Initial jobless claims declined slightly last week to 382,000 from an upwardly revised 385,000 in the preceding week. The four-week average increased modestly to 377,750, continuing the steady upward trend that has been in place since early August.
Weekly claims have been gradually trending higher since mid-year. The good news is that readings at this level still suggest an expanding economy and net job creation. Nonetheless, there has been a gradual uptick in claims that has accompanied evidence of a slowing economy, and that fails to inspire confidence in the near-term outlook for the labor market.
While the weekly numbers were somewhat weaker than anticipated, the difference isn’t enough to meaningfully alter expectations. Businesses clearly remain reluctant to aggressively boost their workforces amid the current risks associated with the soft economy and significant uncertainty surrounding fiscal policy next year.
The Fed’s announcement of additional monetary stimulus last week was squarely aimed at fueling economic growth and boosting asset prices. Ideally, simulative measures would also extend to labor market conditions, but there is great skepticism over whether or not these additional efforts will be effective in spurring job creation. Quantitative easing has been a positive for stock prices, as much of the rally in the past few months was undoubtedly driven by anticipation of further Fed action as economic data faltered. Whether or not it has any meaningful effect on the underlying economy remains to be seen, but it’s not a slam dunk.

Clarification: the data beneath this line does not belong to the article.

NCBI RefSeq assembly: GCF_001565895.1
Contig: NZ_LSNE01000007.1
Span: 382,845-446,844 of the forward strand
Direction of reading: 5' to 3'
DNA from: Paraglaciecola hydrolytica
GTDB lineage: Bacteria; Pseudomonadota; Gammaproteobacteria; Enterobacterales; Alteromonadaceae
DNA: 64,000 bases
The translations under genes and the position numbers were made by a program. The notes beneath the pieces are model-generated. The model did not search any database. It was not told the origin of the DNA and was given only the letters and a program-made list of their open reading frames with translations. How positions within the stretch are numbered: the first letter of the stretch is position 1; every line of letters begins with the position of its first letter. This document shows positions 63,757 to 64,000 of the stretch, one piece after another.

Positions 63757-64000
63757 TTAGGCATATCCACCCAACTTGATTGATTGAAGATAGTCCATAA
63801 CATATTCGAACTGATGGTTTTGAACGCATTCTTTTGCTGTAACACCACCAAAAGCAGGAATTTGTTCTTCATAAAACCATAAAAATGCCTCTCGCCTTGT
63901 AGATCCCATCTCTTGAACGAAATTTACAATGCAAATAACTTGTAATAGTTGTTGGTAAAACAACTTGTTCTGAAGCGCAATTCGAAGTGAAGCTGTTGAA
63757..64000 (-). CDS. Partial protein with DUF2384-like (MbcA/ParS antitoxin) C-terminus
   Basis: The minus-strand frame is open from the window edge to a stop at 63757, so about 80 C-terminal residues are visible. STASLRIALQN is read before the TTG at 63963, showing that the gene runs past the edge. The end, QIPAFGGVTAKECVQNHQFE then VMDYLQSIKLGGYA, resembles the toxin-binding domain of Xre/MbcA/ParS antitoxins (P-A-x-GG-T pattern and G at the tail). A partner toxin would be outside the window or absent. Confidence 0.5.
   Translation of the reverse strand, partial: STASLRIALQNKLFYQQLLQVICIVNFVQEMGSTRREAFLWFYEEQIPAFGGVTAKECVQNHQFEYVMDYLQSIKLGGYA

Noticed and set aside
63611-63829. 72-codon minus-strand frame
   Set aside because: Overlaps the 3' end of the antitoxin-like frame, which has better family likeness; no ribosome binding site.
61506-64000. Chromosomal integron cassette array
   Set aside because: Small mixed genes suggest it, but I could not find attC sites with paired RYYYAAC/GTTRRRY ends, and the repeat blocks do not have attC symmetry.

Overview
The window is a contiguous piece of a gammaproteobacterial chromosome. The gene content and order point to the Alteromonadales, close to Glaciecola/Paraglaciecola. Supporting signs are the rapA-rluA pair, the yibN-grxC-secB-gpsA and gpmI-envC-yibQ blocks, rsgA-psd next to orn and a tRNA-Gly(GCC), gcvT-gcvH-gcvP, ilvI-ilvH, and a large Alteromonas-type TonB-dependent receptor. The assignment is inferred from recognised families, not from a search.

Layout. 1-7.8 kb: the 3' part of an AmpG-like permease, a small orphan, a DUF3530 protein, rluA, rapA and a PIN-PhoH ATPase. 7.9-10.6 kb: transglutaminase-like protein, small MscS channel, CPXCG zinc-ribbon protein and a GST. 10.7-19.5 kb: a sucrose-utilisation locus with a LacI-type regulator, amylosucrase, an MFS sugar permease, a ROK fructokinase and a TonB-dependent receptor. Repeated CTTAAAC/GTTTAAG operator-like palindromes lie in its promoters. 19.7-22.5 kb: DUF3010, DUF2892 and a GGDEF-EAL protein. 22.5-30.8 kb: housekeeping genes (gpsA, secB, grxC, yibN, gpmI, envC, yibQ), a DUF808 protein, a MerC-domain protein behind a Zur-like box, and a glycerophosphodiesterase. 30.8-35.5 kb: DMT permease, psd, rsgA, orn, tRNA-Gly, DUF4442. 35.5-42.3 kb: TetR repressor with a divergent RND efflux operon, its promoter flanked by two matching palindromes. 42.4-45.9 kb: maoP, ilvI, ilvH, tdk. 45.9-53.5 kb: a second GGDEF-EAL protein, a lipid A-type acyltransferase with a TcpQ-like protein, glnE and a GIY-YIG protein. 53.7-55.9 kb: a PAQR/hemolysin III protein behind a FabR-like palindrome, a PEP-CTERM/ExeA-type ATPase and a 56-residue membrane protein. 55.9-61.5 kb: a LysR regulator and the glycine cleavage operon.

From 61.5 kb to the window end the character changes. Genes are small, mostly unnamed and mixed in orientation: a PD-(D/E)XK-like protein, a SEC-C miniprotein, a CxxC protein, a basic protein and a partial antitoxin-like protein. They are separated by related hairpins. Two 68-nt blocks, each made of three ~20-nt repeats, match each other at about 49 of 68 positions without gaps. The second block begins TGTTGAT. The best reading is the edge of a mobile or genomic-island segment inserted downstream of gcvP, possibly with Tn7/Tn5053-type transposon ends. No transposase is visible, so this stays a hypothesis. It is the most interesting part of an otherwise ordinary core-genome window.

The bottom line is that credit is still generally cheap, but credit demand is still restrained. Households remain focused on saving more and spending less as they rebuild personal balance sheets in the aftermath of the Great Recession. Businesses remain wary about the lackluster recovery and the future impact of fiscal policy and continue to find ways to get by without aggressively hiring.
Ultimately, anemic economic growth, fiscal and political uncertainty, and the ongoing debt crisis in the Eurozone remain sources of anxiety for both consumers and investors. Today’s unsurprising evidence that the jobs market remains lackluster will have no effect on that skeptical mood.
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